Into The Dark: Ultimate Trash Edition Review

Maximum Boobage! Opening the game for the first time, I was presented with a settings screen which made it immediately obvious Into the Dark didn’t take itself seriously. Loading the game up I was expecting humour throughout.

The story follows Peter, a private investigator who is tasked with finding a cheating husband and collecting evidence about the affair. It’s all about the money, stretching legalities isn’t an issue. The scene is filled with all sorts of evil, from brutal murders to zombies and communism.

Graphically the game looks gloomy and depressing. Textures look average but don’t expect ground-breaking graphics options here, expect boxy environments and limited particle effects. The lighting makes the scenery look great and really adds to the atmosphere. Putting the occasional joke texture aside, nothing deteriorates the quality of the game from lack of attention to detail.

The gameplay is a simple object hunter which requires some puzzle solving. Finding interactable objects will also be required to progress through the game. There is some shooting involved, but this appears to be minimal and for the majority of the time you will be alone. The gameplay feels lonely although for the gameplay it makes sense. Trying to battle your way through enemies while looking for obscure objects would be frustrating and unnecessary.

The games humour, which it appears to pride itself on is very good. Much of the scenery is designed around classic nerd humour. One of my favourite things about my time in the game was drinking a bottle of schnapps and then singing to myself while appearing to be mildly drunk. It doesn’t affect the overall gameplay, but it does provide a series of satisfying side-lines. Some of the  jokes reveal themselves to be more intelligent than the classic pop culture. I did feel like some of it went over my head, the majority of the jokes however, I found very amusing.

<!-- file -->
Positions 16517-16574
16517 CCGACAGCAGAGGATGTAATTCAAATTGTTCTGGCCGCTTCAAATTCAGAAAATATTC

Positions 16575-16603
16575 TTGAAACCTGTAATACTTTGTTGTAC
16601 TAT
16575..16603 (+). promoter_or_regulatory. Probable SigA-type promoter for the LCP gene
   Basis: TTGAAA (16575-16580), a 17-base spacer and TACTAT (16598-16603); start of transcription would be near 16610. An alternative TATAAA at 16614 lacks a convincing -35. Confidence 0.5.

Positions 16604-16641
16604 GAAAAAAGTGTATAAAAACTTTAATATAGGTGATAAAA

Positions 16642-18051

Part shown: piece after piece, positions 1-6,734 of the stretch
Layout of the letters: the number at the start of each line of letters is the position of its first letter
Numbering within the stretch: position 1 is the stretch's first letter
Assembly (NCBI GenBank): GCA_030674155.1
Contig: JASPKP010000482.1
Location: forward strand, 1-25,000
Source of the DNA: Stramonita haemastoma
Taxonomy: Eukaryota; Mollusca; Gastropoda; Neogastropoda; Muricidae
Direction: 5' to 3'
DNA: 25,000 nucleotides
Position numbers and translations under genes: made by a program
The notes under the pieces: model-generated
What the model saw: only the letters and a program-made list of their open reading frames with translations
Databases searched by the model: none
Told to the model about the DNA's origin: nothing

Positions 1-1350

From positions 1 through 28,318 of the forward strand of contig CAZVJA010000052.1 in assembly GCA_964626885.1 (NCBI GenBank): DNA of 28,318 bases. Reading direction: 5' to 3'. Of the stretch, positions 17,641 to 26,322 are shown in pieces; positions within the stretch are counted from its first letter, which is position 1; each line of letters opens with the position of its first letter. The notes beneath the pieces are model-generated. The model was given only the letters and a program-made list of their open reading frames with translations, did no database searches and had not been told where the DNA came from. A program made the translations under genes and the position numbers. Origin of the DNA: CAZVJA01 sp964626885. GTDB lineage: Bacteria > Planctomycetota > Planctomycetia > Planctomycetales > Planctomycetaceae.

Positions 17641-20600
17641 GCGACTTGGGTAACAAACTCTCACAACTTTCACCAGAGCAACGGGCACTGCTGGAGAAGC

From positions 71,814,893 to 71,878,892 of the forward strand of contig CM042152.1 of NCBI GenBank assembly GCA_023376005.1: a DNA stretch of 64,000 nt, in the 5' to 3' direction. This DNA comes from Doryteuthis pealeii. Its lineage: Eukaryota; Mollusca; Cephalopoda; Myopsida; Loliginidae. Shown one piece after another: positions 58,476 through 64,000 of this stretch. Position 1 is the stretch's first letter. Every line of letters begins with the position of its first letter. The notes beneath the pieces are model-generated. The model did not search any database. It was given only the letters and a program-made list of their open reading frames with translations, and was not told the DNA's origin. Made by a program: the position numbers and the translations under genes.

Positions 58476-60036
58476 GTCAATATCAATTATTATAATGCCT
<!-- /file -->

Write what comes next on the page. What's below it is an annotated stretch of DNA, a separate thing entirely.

The music in the game is acceptable though is repetitive which did frustrate me a bit after a while with the same looping track. It keeps the pace of the game and does add to the ambiance of the levels themselves. Sound effects are of a good quality and give a good representation of the game’s content.

Looking back at the Steam page, there are lots of claims about how bad the game is. While the game is good, many elements of the game are sub-par. Whether the developers intentionally gimped some of the game to adhere to the design of the game or they wrote the description after realising the quality is not clear. Is it an excuse for flaws within the game or is it a genuine goal of the game as a touch and cheek theme? Into the Dark is a great game if you are looking for an experience which will entertain you for a few hours but don’t expect it to become a memorable experience.

Into the Dark is a mix of good and bad. The low price accurately reflects the quality of the game. Expect an experience here are no bells and whistles and an attempt to capture you for a short time with lots of humour. There isn’t much to be said about the story and the gameplay, its forgettable. A throwaway experience filled with cheap thrills. It has some issues such as the memory issue that the developers have chosen to be open about and an issue with the game being a little bland, but I would recommend this to people looking to buy a game for a cheap price and mediocre gameplay.

REVIEW CODE: A complimentary PC code was provided to Bonus Stage for this review. Please send all review code enquiries to editor@bonusstage.co.uk.

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